Hailed as the most important invention since the internet itself, does blockchain represent a new economic paradigm that could revolutionize e-commerce and make musicians rich again?
By: Ringo Bones
As the working principle behind bitcoin and related crypto-currencies, the blockchain’s distributed consensus model has been hailed during the last few years as the most important invention since the internet itself. A blockchain is essentially just a record, or ledger, of digital events – one that is “distributed”, or shared between many different parties. It can only be updated by consensus of a majority of participants in the system. And, once entered, information can never be erased. The bitcoin blockchain contains a certain and verifiable record of every single bitcoin transaction ever made.
To use conventional banking as an analogy, the blockchain is like a full history of banking transactions. Bitcoin transactions are entered chronologically in a blockchain just the way bank transactions are. Blocks, meanwhile, are like individual bank statements. Based on the bitcoin protocol, the blockchain database is shared by all nodes participating in a system. The full copy of the blockchain has records of every bitcoin transaction ever executed. It can this provide insight about facts like how much value belonged a particular address at any point in the past.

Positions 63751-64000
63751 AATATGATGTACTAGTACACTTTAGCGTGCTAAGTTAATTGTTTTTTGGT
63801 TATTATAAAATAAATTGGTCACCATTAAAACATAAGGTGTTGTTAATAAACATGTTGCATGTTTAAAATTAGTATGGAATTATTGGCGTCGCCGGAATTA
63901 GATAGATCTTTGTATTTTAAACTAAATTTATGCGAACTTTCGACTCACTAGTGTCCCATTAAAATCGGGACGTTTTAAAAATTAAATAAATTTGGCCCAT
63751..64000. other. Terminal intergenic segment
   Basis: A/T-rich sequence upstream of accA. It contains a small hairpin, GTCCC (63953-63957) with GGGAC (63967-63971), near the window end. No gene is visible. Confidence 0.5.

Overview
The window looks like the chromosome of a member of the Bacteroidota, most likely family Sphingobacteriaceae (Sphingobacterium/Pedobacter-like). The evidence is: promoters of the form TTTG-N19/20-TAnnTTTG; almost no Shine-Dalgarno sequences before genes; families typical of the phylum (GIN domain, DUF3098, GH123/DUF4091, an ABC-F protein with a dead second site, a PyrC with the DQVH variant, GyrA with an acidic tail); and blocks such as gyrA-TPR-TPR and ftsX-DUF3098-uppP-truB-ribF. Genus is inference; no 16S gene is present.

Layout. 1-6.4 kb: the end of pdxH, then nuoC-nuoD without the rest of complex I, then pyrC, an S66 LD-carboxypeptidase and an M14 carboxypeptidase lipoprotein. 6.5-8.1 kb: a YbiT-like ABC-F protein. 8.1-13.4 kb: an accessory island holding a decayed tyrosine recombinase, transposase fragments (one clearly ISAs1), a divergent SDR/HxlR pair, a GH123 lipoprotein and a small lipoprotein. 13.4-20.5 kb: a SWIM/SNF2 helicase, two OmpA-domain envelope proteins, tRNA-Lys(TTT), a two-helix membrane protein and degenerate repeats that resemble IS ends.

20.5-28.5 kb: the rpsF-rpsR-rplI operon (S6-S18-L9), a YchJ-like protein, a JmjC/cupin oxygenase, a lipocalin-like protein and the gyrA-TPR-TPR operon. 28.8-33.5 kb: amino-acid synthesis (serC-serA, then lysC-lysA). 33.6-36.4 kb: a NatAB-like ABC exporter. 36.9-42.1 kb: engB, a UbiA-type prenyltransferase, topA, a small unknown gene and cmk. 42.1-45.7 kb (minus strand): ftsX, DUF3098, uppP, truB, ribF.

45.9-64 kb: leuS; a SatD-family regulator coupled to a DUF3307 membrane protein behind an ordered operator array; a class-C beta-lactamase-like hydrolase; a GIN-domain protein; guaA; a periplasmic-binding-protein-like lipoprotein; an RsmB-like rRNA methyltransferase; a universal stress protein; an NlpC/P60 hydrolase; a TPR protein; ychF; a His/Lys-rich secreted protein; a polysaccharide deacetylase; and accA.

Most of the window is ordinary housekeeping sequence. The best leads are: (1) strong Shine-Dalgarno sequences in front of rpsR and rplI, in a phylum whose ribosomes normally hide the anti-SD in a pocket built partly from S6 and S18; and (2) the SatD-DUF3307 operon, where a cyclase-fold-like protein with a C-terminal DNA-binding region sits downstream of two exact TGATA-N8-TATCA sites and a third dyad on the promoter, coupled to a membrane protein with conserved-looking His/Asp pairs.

In the brave new world of illegal peer-to-peer music file-sharing via the internet, musicians are yet again be able to make a comfortable living yet again like they did via a rights management based on the blockchain model. The music industry lacks complete information about the rights holders of recorded musical works. These include performers, composers and songwriters. Blockchain technology can be used to provide the secure issuance and distribution of digital assets including listing and registration of musical works for its clients and helping collecting societies provide more transparency and efficiency to all market participants.